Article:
So what can you do to ensure your town’s water supply is safe from contamination?  Contact your state drinking water agency and ask if they are complying with EPA regulations.  Read the Consumer Confidence Report, which your water supplier should send to you every year.  Ask to see your public officials’ environmental impact statements.

You can protect yourself against gastrointestinal illnesses and kidney damage – and all the other side effects of drinking polluted water – by staying informed.  According to the EPA, the average American uses 90 gallons of water a day; make sure the 90 gallons you use are clean and pollutant-free.

In order to ensure that you and your family are drinking clean, safe water at home, you may want to consider the different types of water filtration devices that are available.

Pros and Cons of Water Filtration Devices

Contaminated or just bad-tasting drinking water is a rising concern in the country, and many people cope with it by supporting the huge industry of bottled water. However, there are concerns with the growing use of bottled water as more and more plastic covers landfills. One of the solutions to this is to filter water at home. Filtering water can help the water taste better, remove contaminants and cut down on the purchase of bottled water. Here are some different ways of filtering water at home and their pros and cons:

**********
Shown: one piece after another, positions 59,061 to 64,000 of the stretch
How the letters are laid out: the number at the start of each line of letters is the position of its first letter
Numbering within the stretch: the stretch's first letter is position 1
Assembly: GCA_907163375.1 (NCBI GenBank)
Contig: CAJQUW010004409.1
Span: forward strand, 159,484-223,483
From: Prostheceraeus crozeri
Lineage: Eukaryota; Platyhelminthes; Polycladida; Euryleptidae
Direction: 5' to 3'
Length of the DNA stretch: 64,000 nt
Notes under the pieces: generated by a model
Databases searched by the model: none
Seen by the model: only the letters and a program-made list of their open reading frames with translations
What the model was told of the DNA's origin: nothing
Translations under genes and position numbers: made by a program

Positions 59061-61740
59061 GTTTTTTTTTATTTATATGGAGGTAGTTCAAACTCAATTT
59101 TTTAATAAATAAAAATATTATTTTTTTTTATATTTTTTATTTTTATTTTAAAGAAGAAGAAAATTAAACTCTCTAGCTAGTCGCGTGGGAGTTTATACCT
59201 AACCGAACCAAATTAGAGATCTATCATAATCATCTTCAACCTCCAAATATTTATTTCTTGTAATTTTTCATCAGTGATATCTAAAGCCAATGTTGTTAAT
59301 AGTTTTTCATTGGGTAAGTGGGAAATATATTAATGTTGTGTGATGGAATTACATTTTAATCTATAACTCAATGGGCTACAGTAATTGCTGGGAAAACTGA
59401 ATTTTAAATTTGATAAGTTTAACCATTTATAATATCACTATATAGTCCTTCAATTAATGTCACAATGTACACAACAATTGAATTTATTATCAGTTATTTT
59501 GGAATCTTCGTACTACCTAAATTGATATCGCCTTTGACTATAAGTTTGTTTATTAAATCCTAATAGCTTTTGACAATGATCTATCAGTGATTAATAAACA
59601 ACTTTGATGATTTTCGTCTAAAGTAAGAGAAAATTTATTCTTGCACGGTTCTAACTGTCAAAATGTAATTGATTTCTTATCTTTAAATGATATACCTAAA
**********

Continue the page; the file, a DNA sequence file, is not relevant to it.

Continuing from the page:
Faucet Filters

Faucet filters are filters mounted on to a faucet, usually the kitchen faucet. It attaches to the faucet where the aerator would normally go. The pros of this filter style are that it is relatively inexpensive, easy to install and the filter replacements are also inexpensive. The cons of this method are that it can interfere with the faucet action and, because of the small size, the filters need to be replaced every two to three months.

Pitcher Filters

Pitcher filters are large pitchers with a built-in filter. The filter is located on top of the pitcher and filters the regular tap water as it is poured into a glass or other container. The pros of this method are that pitcher filters are inexpensive and easy to use. The cons are that the filters need to be changed as often as faucet filters and supply is limited by the size of the pitcher.

Water Coolers

Water coolers are large cooled dispensers that take a large jug of filtered water on top. This jug is usually plastic and is supplied by a bottled water company. The dispenser is usually supplied by the water company as well, and the jugs are delivered on a regular basis. The pros of this method are the convenience of delivery and automatic cold water. The cons are that it can be expensive, and the five-gallon jugs can be difficult to lift for some people.

Whole House Filters

The last option is to get a whole house filter. This involves putting a filter between the water supply of the house and where it comes out. The pros of this include having the whole house supply filtered water, which means even showers can be filtered of chlorine. The downside is that this is an expensive option and replacement filters are also expensive.

A whole house filter will provide the widest amount of filtration, but it is also the most expensive and typically requires a professional to install. The other types of filters are less expensive, easy to set up yourself, but they do not provide maximum filtration. Deciding which of these options to choose depends mostly on how much you want to spend, convenience and whether you want to be able to do it all yourself.